Of Many Lands

Written By: Isabella Schnee


In the sixth grade we were assigned to write poems introducing ourselves and Where We’re From. I turned in a piece oversaturated with metaphors and alliteration, rhetoric I’d been taught but hadn’t yet practiced. I wrote about my mother’s cooking, her father’s round belly, her mother’s unchanging hair. I wrote about my father’s humor that he learned from his mother, my grandfather’s ear for music. I wrote about London and Buenos Aires and Manhattan and their smells and sounds and every other extension of my identity, or what I thought it should be, pieces of which have since detached or come loose.


Growing up is weird. Entering your twenties tends to feel old at first, like this sort of limbo between two versions of yourself and they both feel distant and foreign. You’re on the cusp of something tight, almost ill-fitting, and something extraordinarily new. You’re bloated with potential and probably beer. You are ripe and ready to brave the storm of adulthood, sure that you can see it coming in the distance.


A coming-of-age novel doesn’t prepare you for the self-doubt-or-deprecation that penetrates whatever you’ve constructed to understand and protect yourself. No one warned me that I’d wake up in a different body every day, this skeletal structure housing someone new all the time. While I was traveling I found myself reciting a different autobiography each time I was asked Where I’m From. That’s, like, a loaded question! I would throw my head back and laugh as if this felt casual and not rehearsed. Eventually they all tasted like lies in my mouth and I stopped feeling like I was From anywhere at all.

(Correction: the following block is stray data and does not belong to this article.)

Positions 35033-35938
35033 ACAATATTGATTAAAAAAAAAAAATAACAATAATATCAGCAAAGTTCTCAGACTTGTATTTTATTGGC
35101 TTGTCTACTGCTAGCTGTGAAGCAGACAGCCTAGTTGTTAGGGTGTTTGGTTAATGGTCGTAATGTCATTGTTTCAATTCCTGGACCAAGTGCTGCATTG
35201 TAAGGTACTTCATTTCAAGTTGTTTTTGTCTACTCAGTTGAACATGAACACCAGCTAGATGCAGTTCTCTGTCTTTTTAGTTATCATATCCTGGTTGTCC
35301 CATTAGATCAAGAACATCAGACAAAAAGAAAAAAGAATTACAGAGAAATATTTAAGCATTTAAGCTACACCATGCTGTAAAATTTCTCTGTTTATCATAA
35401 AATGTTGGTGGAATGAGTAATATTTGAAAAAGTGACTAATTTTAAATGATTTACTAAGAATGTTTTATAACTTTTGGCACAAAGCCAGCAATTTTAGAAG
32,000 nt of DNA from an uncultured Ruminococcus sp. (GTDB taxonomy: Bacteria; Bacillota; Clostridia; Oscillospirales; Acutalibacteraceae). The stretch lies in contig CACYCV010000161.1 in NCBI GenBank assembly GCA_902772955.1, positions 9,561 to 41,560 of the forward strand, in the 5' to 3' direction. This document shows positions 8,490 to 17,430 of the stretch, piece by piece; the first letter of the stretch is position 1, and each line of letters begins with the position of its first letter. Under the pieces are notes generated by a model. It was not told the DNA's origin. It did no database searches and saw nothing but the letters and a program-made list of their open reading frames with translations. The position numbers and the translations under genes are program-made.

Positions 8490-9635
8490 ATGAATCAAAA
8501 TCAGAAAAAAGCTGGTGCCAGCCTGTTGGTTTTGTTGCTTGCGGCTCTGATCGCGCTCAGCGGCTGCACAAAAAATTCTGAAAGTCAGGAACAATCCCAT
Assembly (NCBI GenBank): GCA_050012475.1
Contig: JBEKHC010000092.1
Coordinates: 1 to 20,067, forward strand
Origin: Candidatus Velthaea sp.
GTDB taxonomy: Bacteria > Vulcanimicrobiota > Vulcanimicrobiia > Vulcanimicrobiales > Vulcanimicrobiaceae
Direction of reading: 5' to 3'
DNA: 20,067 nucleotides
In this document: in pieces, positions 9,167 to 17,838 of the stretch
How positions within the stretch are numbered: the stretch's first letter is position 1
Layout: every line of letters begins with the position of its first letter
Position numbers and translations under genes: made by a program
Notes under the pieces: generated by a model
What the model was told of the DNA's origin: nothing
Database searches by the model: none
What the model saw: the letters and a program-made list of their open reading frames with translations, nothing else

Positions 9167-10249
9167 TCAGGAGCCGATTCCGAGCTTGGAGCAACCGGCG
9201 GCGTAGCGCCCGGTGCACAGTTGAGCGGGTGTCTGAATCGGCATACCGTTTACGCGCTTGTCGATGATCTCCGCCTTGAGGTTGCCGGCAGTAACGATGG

I began to miss things like bagels and sarcasm and the way my family sings when they fight but they don’t mean to it’s just the way that they talk. Homesick was not what I felt because Home had been redefined. It came to mean the walls that housed the bed in which I will sleep tonight and I wondered if morning would bring that strange feeling again.


When I returned to the United States, my parents had just finished furnishing their new Home in the East End with treasures found in flea markets and prints I’d made before I ever knew how it felt to be displaced. We brought all our kitchenware and tablecloths and built the coffee table out of two birdhouses and a barn door. My mother hung up curtains that let the light in, that let the house breathe. She planted seeds and watched them grow and we ate golden tomatoes from the vine. It tired me a little bit, unpacking again. To fill a new closet with my stuff, my things, seemed unusual because there was a permanence about it this time.


I am rushing to button my shirt and pull my hair back and I know that I will be late again if I take the time to wash the dishes so I rinse everything and shove my feet into the new pair of shoes I bought for my new job. I don’t drink wine. But my father instructed me to keep that to myself for as long as I’m employed and I know he is not wrong. Customers often ask me Where I’m From as they take long sips, shifting their weight between their shoulder blades the way people often do when leaning heavily onto the bar. My script has been reworked and revised and I usually go for the simplest answer, not the most honest one. I tell them I’m From New Jersey, not From the dampness of London’s crisp air or the way the whole city of Buenos Aires seems to smell like aftershave. I say that my parents actually just moved out here, and I don’t talk about how odd I find it to shake hands and not kiss. We supplement our narratives with things we find along the way, and now I’m From here too. I’m From my father’s broken clam shells that pave the new driveway. I’m From the pebbly beaches that line the Long Island Sound. I’m From shucking your own and pairing them with sparkling rosé. I’m From that golden light that sets over the vineyard in the evenings. I’m From a Home whose door remains unlocked because we’ve lost our fears here. I’m From the smell of the bay and the long strip of island that forks into the Atlantic that fills the space between my versions of Home.